develooper Front page | perl.perl5.porters | Postings from November 2021

Dogfooding our own new features - you can help

Thread Next
Paul "LeoNerd" Evans
November 24, 2021 13:31
Dogfooding our own new features - you can help
Message ID:
In a recent PSC call (whose notes I still have to write up - sorry about
that), a thought was expressed that we should do more "dogfooding" -
namely, using our own features in our own code. I'd like to encourage
more people to help us achieve this.

  ((Wikipedia has more on the origin of the phrase ))

I personally find it very useful to be a bleeding-edge user of a lot of
my own new features; many of my personal-use CPAN modules and programs
are dependent on Object::Pad, async/await, and various of my
Syntax::Keyword::* modules. It's useful to be both implementer and user
of these new features, so as to get a good feel for what and how it
should be designed, used, extended.

We should do the same in core perl; currently we do not.

For example, I notice that basically nowhere in any of our shipped .pm
files are we using any of the following features that are already
present in perl releases:

  * Postfix deref
  * Sub signatures
  * The `isa` operator
  * try/catch blocks

nor any of the 5.35.x-added things like

  * `defer` blocks
  * Stable booleans

I'm also thinking about what'll happen when I merge the new `builtin`
functions related to the new stable-boolean ability.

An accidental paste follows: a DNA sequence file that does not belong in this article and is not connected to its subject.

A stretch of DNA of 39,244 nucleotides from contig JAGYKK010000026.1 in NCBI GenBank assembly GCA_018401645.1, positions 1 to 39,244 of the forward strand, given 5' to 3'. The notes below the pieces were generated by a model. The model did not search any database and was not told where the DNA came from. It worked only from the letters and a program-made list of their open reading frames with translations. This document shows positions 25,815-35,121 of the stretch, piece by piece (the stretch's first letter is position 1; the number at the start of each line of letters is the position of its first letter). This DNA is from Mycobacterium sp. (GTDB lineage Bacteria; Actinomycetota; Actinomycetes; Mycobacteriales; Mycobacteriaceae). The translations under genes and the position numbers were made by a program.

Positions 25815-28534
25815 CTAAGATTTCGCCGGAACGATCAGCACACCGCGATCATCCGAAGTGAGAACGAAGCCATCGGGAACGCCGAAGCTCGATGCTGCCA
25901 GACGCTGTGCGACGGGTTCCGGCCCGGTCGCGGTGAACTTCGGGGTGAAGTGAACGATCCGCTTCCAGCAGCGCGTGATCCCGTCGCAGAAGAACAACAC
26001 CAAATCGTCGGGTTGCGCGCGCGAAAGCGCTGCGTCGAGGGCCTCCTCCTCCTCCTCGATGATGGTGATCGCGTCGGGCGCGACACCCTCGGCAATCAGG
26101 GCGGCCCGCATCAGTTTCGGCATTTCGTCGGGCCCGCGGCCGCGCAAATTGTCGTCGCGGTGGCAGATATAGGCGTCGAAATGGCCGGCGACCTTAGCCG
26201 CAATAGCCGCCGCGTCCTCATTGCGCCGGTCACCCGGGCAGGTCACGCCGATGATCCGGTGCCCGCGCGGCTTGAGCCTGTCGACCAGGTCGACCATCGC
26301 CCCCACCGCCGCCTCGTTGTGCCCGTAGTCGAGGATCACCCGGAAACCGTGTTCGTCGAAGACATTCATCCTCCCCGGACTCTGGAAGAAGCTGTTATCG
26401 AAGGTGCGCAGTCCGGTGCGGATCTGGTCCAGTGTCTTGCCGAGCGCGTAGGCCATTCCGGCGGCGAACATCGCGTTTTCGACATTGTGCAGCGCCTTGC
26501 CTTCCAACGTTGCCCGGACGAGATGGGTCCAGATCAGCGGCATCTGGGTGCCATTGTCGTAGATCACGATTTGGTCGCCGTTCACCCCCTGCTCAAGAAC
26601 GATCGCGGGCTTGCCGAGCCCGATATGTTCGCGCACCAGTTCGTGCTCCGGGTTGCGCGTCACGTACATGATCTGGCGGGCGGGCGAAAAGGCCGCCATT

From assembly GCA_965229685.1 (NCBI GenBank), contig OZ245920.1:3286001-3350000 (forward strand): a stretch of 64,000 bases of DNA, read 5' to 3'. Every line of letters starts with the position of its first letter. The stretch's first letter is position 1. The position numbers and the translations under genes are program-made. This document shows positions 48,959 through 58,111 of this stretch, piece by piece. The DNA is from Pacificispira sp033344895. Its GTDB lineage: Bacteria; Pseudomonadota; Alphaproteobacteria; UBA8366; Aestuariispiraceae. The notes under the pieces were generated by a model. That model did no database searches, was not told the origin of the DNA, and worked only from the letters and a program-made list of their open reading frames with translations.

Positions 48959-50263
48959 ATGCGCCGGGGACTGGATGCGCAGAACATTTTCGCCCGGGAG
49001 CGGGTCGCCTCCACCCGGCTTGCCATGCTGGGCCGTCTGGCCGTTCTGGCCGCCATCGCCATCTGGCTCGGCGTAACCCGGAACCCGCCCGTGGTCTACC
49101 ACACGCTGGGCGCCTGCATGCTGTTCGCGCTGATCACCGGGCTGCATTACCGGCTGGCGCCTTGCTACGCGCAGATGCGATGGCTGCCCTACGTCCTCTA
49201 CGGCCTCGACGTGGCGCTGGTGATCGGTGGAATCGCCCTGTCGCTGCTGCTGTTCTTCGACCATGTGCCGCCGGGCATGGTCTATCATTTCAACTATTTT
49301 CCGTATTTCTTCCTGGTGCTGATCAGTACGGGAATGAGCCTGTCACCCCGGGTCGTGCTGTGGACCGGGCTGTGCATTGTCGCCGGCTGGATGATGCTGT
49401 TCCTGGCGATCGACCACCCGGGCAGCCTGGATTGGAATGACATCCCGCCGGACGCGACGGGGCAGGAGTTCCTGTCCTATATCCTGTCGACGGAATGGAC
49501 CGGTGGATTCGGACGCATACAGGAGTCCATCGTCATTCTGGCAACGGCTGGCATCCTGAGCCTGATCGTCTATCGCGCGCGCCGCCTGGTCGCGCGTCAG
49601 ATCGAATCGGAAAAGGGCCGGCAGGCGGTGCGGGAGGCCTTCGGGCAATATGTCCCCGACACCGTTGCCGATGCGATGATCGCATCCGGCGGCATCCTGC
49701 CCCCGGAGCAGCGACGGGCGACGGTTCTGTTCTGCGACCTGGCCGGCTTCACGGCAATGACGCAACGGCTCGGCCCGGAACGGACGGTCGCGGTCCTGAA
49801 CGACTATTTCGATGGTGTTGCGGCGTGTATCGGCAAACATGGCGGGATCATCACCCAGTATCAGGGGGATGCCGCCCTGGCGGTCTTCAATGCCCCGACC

I would like us to fix this shortcoming. One of the unfortunate outcomes
of the first (dare I mention it) "Perl 7" attempt, was our realisation
that so much of perl core's own shipped .pm files aren't even strict-
or warning-safe. That's looking better now, but we still have almost no
coverage of any of these other more-modern features. Shortly after the
release of try/catch in 5.34.0, a large bug was found in it that I fixed
in time for 5.34.1. I feel that if try/catch had been used a lot more
in core already by that point, it would have been found and fixed
within the 5.33 development cycle and not made it out that far.

Now, not every shipped .pm file is suitable for this - there are files
that are dual-life and have their own existence on CPAN. Also files
related to the build process (e.g. under regen/) have to execute with
an installed perl, which may be of an older version than the target
perl being built. But still, the majority of our .pm files ought to be
using a significantly newer standard of perl than they currently are.

I would like to encourage folks to assist on this. Again this is one of
those tasks that doesn't need any in-depth C or XS knowledge; any Perl
author ought to be able to take a core .pm file or two, and update it
with their favourite "new feature" - perhaps one from the list above. I
would be happy to assist and walk people through how to test and submit
these as PRs against core perl, and help review and merge the changes
that come out.

Who wants to help us out with this?

Paul "LeoNerd" Evans      |  |

Thread Next Perl Programming lists via nntp and http.
Comments to Ask Bjørn Hansen at | Group listing | About